Getting started with mentoring
As a mentor, you play an important role in the learning process of your colleague. The mentor role is the result of Schouten & Nelissen’s vision of learning. In learning, we distinguish between formal and informal learning:
- 80% we learn through experience (informal learning)
- 20% are learned through a structured training program (formal learning)
You have been engaged in informal learning since birth. Think of the times you built a block house. Informal learning is about learning by doing in practice. For example, by exchanging knowledge and experience with colleagues, asking for feedback yourself or taking on a challenging new job. In this context, informal learning means that the employee does not consciously have the intention to learn, there is no defined learning goal.
Unlike informal learning, formal learning is all about the structured and systematic form of learning. You learn within an environment designed for learning. The goal is to obtain a recognition, certificate or degree.
The power lies in the combination
We believe that informal learning and formal learning can reinforce each other. This increases the efficiency of informal learning and strengthens organizations. We do this by bringing formal and informal together in integrated learning.
More so than classical learning, integrated learning is geared to the individual and the questions that arise in his or her work. But always with the organization's objectives as the starting point. The strength of integrated learning is above all the continuity of the learning process in the individual's own work environment. We do this by:
- Putting the individual learning question central
- Making the link between learning and one's own practice in each assignment
- Making the learning process more continuous and less time and place bound
- Adding the mentor in the workplace. He plays an important role in the reflection and translation of learning insights to the own workplace.
The importance of your role
When you take a training course, you want to experience the results of it and see them back in your workplace. Studies on the translation of learning to the workplace show the great effect of support in the work environment by the supervisor and colleagues (source: Learning Transfer System Inventory). So your role is important in actually improving your colleague's performance. You do this by discussing the learning goals with your colleague, providing feedback, encouraging practice and offering your help when things are not going well.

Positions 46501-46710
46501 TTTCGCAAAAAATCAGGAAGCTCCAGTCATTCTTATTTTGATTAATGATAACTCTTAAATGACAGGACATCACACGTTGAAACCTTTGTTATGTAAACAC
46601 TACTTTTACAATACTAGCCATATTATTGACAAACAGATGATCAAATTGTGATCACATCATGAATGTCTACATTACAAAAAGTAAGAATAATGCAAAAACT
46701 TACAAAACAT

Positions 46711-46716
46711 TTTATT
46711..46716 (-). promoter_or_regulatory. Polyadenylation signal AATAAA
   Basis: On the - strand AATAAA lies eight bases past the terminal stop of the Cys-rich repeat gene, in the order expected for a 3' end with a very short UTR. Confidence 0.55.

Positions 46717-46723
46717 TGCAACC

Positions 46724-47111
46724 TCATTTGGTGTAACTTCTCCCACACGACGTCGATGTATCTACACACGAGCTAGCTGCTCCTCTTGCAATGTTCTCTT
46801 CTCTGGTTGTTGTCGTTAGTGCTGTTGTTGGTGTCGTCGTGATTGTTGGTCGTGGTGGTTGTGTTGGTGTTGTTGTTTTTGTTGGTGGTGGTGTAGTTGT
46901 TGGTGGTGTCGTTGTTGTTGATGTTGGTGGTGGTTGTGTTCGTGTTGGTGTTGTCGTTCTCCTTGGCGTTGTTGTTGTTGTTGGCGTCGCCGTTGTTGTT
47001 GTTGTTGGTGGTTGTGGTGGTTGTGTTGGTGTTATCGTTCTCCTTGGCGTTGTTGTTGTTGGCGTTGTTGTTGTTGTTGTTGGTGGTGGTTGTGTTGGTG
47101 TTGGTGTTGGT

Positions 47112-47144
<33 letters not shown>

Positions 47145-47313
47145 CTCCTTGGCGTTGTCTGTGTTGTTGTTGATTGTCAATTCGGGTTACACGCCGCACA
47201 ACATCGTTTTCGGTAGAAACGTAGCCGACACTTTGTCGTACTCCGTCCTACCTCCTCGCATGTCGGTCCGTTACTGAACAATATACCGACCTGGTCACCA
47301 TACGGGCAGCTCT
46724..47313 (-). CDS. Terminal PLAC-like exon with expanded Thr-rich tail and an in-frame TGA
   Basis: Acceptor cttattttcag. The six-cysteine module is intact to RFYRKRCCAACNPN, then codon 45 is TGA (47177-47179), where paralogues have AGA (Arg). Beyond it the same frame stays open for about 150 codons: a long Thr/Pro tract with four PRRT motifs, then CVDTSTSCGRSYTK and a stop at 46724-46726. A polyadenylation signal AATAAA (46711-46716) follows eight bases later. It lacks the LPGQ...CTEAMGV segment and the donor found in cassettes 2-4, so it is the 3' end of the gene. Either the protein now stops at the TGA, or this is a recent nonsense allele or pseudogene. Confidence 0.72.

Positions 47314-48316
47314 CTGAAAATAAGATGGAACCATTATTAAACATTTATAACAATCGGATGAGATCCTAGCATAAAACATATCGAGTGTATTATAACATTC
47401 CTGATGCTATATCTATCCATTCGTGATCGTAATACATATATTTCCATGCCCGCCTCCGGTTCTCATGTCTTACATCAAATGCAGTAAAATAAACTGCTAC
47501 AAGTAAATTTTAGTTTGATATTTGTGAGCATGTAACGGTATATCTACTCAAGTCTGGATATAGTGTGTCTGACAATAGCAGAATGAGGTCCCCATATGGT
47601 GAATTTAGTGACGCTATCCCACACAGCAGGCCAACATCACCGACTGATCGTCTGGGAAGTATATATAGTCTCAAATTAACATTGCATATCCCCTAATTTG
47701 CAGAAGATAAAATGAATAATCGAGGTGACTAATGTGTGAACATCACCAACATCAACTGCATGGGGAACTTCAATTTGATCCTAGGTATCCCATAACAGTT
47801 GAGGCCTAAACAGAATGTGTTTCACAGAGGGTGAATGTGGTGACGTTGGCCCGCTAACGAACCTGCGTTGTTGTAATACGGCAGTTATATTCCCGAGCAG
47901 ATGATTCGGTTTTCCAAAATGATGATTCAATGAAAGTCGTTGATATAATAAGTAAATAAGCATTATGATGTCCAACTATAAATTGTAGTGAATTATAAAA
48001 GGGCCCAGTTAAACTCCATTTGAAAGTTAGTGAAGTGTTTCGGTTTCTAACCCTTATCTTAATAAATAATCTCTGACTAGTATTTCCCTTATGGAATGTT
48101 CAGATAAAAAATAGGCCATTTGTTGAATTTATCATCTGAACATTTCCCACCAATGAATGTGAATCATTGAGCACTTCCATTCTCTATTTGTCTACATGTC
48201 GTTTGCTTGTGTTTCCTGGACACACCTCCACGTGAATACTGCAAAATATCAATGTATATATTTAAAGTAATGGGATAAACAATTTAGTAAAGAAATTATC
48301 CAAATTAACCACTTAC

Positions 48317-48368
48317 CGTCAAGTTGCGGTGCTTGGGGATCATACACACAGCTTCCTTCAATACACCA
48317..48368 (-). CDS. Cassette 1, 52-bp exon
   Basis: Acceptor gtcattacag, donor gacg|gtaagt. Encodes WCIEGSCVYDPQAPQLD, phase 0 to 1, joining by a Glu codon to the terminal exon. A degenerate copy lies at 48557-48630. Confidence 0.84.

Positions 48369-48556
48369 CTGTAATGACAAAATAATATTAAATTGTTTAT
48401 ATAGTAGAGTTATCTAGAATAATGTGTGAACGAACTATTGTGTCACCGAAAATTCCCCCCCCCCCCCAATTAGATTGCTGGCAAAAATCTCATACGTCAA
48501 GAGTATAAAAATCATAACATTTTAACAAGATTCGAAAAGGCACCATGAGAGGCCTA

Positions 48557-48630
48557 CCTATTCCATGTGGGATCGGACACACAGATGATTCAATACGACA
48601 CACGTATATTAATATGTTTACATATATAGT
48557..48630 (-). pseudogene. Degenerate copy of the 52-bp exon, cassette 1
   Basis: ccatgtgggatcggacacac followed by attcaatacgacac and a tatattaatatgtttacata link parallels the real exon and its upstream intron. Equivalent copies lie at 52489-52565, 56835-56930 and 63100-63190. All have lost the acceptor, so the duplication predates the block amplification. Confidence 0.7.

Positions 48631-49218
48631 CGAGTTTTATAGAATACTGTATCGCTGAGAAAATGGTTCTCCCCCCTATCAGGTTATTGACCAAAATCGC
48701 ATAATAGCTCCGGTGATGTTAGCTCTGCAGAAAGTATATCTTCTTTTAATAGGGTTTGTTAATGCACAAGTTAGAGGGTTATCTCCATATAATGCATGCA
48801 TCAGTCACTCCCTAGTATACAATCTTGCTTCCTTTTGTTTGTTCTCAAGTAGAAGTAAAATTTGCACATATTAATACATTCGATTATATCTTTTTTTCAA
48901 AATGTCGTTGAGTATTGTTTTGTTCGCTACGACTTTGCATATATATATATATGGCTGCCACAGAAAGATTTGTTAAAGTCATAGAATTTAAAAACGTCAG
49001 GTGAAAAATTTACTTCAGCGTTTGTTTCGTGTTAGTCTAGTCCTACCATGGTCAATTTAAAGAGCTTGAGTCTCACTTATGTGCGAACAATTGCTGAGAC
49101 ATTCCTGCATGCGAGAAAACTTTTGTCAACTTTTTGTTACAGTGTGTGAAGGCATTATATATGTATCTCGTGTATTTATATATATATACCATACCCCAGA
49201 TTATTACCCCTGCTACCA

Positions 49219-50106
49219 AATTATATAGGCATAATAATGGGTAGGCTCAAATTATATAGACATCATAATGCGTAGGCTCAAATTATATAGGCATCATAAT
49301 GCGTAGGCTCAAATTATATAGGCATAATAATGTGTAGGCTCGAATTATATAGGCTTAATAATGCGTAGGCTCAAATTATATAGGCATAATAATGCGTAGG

Your colleague is in the lead
The most important person in the learning process is the person doing the learning. This means that your colleague will be in the lead during the learning process. Of course, Schouten & Nelissen will give your colleague guidance for taking on this role. This means therefore that your colleague will take the initiative to schedule discussions with you. However, there may always be reasons why your colleague does not (as yet) take the initiative. Don’t wait for it to happen and ask after it.
Learning objectives and opportunities
The participant formulates personal objectives. Help him/her to make those as specific as possible: what will this colleague do differently/better after this training?
The improvement of the performance in the workplace requires the opportunity to use the newly acquired knowledge and skills. This can be done in a meeting, by giving a presentation, by managing a project or by having a discussion with a colleague, for example. Fact is that there are more occasions that allow us to practice than we are aware of.
The power of repetition
Depending on the duration of the mentoring process, we ask that the mentor provides at least one-hour mentoring time every two weeks.
It takes approximately 40 days for new knowledge and skills to really become ingrained. It is therefore important to repeat the newly acquired knowledge and skills during this period. A simple question such as: ‘What have your learned during the meeting and how are you going to apply this?’ is already helpful in strengthening the knowledge and skills.
After the training, you will still have a role in the development of your colleague. Together you will look at the opportunities to continue to apply the acquired skills in the workplace. An enthusiastic and inspiring attitude can already be enough.
During the learning process, you will have made agreements with your colleague on the follow‑up steps. Apart from these agreements, you can of course make a few suggestions to increase the return on training:
Now and then ask your colleague how the acquired skills are going. This helps to embed that what has been learned. This can be done in person, by having a chat in the corridor for example but can of course also take place by e-mail. Make it easy for yourself and put reminders in your diary up to six months after the training.
- Exemplary behaviour
Your colleague will continue to learn from you even after the training. So continue to be aware of your exemplary role towards your colleague.
Sometimes an opportunity arises that is perfect for your colleague so they can continue to develop him/herself. Be alert to this and give him/her some extra encouragement to seize the opportunity with both hands.
- Practical exercises
After every meeting, your colleague schedules an appointment with you. Together you will look back at the past week during which your colleague has practiced those skills. What is going well and what can be improved?
Depending on the length of the program, we require the mentor to spend a minimum of 1 hour per 2 weeks mentoring. Good luck with your mentorship!